A Travellerspoint blog

Goodbye Argentina Hello Bolivia

sunny 32 °C

Well we had a 4 hour bus journey to Salta from Cafayate in order to make our way up north to Bolivia. Nothing particularly exciting about this one except at one point we all had to get off the bus in order for it to cross over a temporary bridge, I guess the extra couple of tons might have tipped the scales. Was interesting trying to interpret what the driver was asking us to do using only broken Spanglish.

Salta is quite a decent town, population is about 500,000 spread out between all the mountains at about 2500m above sea level, 8202 feet for anyone that doesn’t like metres. We spent our first day there just wandering about trying to work out if there is anything in particular worth doing there as well as eating ice cream, oversized steaks and getting my head shaved for two quid. We booked a bus up north for half five in the morning for two days later. The next day we took a gondola ride up to the top of one of the mountains to get a good view of the city as well as having a look at the oversized cross and statue of Jesus at the top. We were told that there is a good exhibition on at the local archaeological museum where they exhibit Indian “mummies” from 500 years a go. The bodies of the children are buried (alive from what I could work out) at elevations of over 6000m in the mountains with their heads facing particular ways for good luck. Their bodies are preserved extremely well due to the very low air pressure and cold temperatures and are rather creepy to look at. We weren’t sure whether we agreed with them being dug up and removed from their graves, who knows. We met a guy from Salta in the garden of the hostel that was trying to give us tips on speaking Spanish like speaking with a pencil in your mouth, which I couldn’t quite figure out but never mind. He told us he had a really scary story to tell us for when it was dark and after we had visited the mummy, we didn’t see him again but most of his stories ended up with him explaining how he was always laughing to himself. I think he may have followed us from Kat´s work.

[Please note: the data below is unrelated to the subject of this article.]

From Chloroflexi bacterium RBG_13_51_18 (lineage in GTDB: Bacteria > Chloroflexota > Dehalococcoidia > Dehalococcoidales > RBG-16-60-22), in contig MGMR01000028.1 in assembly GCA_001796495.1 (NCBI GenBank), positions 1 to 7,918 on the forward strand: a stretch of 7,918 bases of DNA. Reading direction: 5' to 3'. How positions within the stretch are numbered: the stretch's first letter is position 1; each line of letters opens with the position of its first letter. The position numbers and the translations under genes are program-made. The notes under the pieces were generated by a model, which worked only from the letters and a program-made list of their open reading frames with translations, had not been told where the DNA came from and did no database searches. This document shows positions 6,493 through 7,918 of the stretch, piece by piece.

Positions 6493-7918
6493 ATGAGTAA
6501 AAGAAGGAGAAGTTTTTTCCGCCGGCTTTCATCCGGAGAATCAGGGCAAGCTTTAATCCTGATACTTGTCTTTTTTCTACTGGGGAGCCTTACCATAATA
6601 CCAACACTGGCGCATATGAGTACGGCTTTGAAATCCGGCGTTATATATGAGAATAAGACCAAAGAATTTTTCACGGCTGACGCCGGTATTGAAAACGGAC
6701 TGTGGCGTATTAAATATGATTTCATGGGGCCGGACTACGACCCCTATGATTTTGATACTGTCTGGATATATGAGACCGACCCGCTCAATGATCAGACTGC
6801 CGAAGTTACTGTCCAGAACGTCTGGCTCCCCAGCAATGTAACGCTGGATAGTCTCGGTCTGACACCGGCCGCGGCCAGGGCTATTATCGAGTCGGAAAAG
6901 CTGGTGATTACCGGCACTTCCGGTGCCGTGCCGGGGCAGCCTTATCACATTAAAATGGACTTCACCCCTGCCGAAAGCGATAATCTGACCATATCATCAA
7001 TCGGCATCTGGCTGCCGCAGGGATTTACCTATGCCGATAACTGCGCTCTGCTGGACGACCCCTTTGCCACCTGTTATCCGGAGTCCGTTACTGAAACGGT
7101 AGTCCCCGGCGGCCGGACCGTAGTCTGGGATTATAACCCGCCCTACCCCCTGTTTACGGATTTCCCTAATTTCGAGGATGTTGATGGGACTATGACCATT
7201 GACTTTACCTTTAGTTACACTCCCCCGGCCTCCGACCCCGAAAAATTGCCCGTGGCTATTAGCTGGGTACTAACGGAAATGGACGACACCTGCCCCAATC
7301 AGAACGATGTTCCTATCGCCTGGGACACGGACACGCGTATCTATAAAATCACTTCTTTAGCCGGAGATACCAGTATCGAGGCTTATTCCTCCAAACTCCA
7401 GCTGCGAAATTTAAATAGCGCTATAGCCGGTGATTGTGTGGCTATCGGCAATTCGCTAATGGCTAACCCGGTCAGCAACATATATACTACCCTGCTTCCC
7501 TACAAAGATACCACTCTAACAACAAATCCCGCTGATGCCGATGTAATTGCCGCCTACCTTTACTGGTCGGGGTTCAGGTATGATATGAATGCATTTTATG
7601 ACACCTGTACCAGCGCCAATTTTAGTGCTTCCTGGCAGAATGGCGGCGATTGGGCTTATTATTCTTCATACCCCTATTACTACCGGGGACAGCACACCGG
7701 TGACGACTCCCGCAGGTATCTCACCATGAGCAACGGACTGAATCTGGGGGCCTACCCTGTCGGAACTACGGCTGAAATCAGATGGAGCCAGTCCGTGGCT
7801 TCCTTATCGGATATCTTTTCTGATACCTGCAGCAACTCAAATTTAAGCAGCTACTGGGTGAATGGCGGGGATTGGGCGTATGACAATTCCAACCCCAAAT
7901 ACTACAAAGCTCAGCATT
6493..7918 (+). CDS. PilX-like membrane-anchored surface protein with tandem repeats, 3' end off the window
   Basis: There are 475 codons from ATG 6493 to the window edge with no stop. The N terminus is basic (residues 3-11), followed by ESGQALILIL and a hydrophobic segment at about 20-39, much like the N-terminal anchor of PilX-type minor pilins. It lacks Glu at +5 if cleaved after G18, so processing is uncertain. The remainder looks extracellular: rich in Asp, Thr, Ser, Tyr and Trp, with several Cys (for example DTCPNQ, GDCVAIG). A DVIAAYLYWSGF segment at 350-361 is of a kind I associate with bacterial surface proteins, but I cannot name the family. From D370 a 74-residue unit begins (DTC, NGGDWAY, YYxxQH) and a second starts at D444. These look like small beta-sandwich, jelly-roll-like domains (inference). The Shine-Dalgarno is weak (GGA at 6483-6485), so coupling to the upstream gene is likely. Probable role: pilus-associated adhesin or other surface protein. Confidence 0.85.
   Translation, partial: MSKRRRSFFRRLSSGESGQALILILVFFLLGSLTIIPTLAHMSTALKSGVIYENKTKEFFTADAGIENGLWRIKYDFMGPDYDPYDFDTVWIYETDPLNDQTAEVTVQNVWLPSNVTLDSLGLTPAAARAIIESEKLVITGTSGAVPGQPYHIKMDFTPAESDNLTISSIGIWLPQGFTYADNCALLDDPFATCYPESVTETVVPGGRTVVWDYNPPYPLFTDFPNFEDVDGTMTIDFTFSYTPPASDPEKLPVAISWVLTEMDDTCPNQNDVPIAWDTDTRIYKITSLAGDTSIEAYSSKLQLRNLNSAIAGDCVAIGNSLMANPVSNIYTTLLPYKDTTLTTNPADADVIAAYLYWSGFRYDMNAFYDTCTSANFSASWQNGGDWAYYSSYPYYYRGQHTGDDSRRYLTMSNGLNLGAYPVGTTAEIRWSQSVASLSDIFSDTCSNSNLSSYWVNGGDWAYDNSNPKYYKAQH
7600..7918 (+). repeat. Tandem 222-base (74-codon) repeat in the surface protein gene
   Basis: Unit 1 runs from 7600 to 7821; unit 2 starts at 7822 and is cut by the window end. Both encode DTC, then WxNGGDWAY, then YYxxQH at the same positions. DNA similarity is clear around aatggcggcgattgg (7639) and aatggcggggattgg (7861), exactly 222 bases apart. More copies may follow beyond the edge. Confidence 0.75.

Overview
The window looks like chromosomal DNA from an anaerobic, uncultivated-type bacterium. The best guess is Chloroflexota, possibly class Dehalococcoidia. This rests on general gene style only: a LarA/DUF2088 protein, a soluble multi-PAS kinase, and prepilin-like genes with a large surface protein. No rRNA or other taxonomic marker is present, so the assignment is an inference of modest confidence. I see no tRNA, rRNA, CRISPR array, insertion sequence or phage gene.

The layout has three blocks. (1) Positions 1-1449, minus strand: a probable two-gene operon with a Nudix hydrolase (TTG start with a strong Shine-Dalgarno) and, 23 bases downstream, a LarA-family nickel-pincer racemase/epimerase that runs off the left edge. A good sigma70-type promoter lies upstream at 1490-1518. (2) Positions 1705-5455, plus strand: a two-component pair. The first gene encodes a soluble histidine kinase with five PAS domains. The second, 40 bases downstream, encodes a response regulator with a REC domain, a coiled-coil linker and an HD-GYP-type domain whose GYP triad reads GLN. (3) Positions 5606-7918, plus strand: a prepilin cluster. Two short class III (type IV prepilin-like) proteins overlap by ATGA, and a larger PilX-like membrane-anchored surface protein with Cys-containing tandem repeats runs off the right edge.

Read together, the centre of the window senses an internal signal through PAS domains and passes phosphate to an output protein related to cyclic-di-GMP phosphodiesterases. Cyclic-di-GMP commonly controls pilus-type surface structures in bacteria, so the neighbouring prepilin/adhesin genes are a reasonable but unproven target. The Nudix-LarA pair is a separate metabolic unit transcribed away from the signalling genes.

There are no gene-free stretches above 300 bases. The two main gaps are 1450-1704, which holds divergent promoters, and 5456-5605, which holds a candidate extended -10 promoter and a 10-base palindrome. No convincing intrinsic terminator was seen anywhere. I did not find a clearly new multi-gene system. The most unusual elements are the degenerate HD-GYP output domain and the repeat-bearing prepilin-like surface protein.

The evening before we left Salta we went to a slightly more upmarket restaurant compared to where we had been eating, waiters with bow ties, Greensleeves playing on the CD player and free glasses of champagne on arrival. It was my last chance to have some typical Argentinean cuisine consisting of a mini BBQ being brought over to the table with a giant rack of ribs, half a chicken, two pork chops and some parts of beef which were unidentifiable.

We managed to get on our bus at 5am after having 4 hours sleep. Got some sleep until about 6:30am when the bus driver decided to put on a film (10,000 BC or something like that) which consisted of lots of men shouting and killing each other, all dubbed in Spanish. By this point it was getting light though and the scenery is stunning, especially as you cross over the tropic of Capricorn. It was at this point that Kat was curious as to how this would affect our stars and our horoscope….